• A questionnaire designed to capture information about financial behaviour, attitudes and knowledge, in order to assess levels of financial literacy and financial inclusion.
  • A list of the questions included in the questionnaire, and information about whether they will be used to create core financial literacy scores used in previous OECD reports (Annex A).
  • Guidance on how to create the financial literacy scores (Annex A).
  • Guidance on briefing interviewers (Annex B) and discussion around online surveys (Annex C).
  • A checklist for countries wishing to submit data to the OECD (Annex D).



How to really build financial capability

Recent years have seen an explosion in interventions designed to improve financial outcomes of participants. Yet on-the-ground evidence suggests that not all financial education programs are equally successful at achieving this aim.

This paper examines the difference between interventions that work, and those than do not. It attempts to answer the question: “How do you actually build financial capability?” In doing so, we aim to help interested parties enhance the effectiveness of their programs and policies by providing them with evidence-based recommendations to drive positive outcomes in participants.



Rainbow Framework

The Rainbow Framework organizes different methods and processes that can be used in monitoring and evaluation. The range of tasks are organised into seven colour-coded clusters: Manage, Define, Frame, Describe, Understand Causes, Synthesise, and Report & Support Use. Users can use the framework to plan an evaluation that covers all necessary tasks or choose from an approach  which contains a pre-packaged combination of task options.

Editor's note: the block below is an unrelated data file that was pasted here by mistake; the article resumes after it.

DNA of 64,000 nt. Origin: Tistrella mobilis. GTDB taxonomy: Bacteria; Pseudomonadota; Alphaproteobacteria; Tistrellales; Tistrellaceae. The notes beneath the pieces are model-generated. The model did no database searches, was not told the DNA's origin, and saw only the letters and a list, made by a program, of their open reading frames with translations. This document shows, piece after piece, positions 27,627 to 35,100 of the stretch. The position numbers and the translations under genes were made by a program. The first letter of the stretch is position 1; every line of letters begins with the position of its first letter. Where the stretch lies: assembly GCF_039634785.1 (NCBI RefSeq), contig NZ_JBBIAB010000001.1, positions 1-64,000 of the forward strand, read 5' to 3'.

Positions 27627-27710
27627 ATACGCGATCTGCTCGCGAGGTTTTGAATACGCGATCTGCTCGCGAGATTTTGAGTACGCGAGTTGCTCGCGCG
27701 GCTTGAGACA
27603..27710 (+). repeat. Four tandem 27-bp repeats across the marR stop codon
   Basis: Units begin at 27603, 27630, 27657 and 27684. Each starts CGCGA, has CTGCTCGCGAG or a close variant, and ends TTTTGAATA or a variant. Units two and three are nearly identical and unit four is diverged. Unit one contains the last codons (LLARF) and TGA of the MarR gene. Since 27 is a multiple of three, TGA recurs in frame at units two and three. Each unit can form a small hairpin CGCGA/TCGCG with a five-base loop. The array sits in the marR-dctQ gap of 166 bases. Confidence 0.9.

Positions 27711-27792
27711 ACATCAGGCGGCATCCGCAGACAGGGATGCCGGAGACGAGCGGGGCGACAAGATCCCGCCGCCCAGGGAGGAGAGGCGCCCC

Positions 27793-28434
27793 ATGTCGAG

Money stories: Financial resilience among Aboriginal and Torres Strait Islander Australians

This report builds on previous work on financial resilience in Australia and represents the beginning of an exploration of the financial resilience of Aboriginal and Torres Strait Islander peoples. Overall, we found significant economic disparity between Indigenous and non-Indigenous Australians. This is not surprising, given the histories of land dispossession, stolen wages and the late entry of Indigenous Australians into free participation in the economy (it is only 50 years since the referendum to include Aboriginal and Torres Strait Islander peoples as members of the Australian population).

Specifically, we found:

  • Only one in ten Indigenous Australians are financially secure.
  • Fewer than two in five Indigenous people can access $2,000 for an emergency, compared with four in five in the broader Australian population.

Severe financial stress is present for half the Indigenous population, compared with one in ten in the broader Australian population. Read the report to find out more about the financial barriers faced by Indigenous people in Australia, and the sharing economy in which money as a commodity can both help and hurt financial resilience.



Australian Financial Attitudes and Behaviour Tracker